Another benefit — she’s had friends and family who have never had the chance to visit her studio tuning in for classes.

“It’s so awesome to have friends from London or Portland join you and then log on and chat a little bit. Older aunts and uncles are proud of me and get to see what I do,” she said. “I’ve had friends that live all over the place who have asked me for years to do videos online.”

Gorsh has had a similar experience with the online meditation sessions she’s been offering through the Kae’s Apothecary Facebook page.

Though the shop is closed to foot traffic, she still is offering curbside pickup and online orders. But with in-person workshops canceled, she wanted a way to keep offering them, starting with the free weekly Saturday morning meditation sessions she’s led out of the shop for years.

On an average Saturday she said she has about 15 people show up. During the first online session she offered March 21, she saw up to 80 people watching at a time.

ARTICLE CONTINUES BELOW ADVERTISEMENT

“To be honest, that one was really emotional for me,” she said. “My family members live pretty far away from me so I was able to invite them to this meditation. I noticed when my dad popped in, and afterword my stepmom sent me a photo of him in his easy chair, meditating.”

She said meditation — whether it is a few minutes or an hour — is a beneficial practice to help manage stress.

“I think that meditation is valuable all the time but certainly in times like these when we have heightened anxieties,” she said. “Everybody has a certain amount of stress that is unique to them on a regular basis, and now it’s amplified to the nth degree.”

Whether in yoga or meditation, a key is to focus on breathing as a way to center thoughts and calm the mind, Driscoll said. Doing so takes practice.

“We’re really focusing on having people focus on taking time to let their mind control their breath. You’re pushing all the other thoughts to the back of your mind and really quieting them down, and focusing on the breath,” she said. “Just giving our minds a little break, a little quiet, is something we have to work on too, the way we work on muscles.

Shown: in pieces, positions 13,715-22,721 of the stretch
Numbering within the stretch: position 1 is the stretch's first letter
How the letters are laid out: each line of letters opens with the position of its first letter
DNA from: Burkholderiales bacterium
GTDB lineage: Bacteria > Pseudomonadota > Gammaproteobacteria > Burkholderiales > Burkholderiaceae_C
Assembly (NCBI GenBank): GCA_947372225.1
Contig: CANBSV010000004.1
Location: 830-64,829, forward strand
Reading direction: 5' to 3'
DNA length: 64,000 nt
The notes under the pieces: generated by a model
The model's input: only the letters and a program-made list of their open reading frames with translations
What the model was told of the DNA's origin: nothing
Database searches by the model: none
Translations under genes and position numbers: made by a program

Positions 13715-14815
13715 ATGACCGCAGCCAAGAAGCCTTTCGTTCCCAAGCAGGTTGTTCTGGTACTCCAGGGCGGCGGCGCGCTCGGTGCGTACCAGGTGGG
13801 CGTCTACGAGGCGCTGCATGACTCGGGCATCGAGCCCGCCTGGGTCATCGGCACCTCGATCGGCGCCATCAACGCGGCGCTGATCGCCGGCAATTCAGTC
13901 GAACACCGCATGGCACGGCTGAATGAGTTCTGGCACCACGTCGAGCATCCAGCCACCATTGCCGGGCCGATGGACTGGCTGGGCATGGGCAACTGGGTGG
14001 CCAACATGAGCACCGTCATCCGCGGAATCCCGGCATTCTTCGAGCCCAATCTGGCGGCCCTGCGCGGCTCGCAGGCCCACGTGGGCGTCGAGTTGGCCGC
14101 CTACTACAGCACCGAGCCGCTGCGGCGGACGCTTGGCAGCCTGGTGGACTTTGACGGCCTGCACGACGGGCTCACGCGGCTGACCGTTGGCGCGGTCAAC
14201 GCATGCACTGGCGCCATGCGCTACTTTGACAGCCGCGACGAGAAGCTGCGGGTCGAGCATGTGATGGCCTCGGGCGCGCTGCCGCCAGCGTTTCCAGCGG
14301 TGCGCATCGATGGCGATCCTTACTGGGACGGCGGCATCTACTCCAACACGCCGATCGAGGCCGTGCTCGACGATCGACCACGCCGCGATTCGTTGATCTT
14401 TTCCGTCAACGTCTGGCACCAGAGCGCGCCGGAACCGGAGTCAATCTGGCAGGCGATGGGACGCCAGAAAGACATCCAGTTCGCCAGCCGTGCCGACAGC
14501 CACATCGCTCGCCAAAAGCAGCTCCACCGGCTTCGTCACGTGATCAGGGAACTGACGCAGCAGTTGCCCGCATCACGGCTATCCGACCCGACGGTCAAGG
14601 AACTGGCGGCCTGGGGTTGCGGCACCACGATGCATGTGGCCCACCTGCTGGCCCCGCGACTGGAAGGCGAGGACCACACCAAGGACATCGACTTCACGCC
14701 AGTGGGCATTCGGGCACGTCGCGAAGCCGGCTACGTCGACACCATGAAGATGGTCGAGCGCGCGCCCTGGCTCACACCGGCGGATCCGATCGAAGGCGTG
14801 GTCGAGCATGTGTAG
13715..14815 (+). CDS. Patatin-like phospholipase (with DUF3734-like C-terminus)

Gorsh said hosting the online sessions has helped her own sense of well-being.

“I want everyone to know that even though we are sequestered to our homes and some of us are not leaving at all, we’re not alone,” she said. “We’re all in this together.”

Comments: (319) 398-8339; alison.gowans@thegazette.com

Support our coverage

Our most important Coronavirus coverage is free to the public.

If you believe local news is essential, especially during this crisis, please donate. Your contribution will support news resources to cover the impact of the pandemic on our local communities.

All donations are tax-deductible.

Support our coverage

Our most important Coronavirus coverage is free to the public.

If you believe local news is essential, especially during this crisis, please donate. Your contribution will support news resources to cover the impact of the pandemic on our local communities.

All donations are tax-deductible.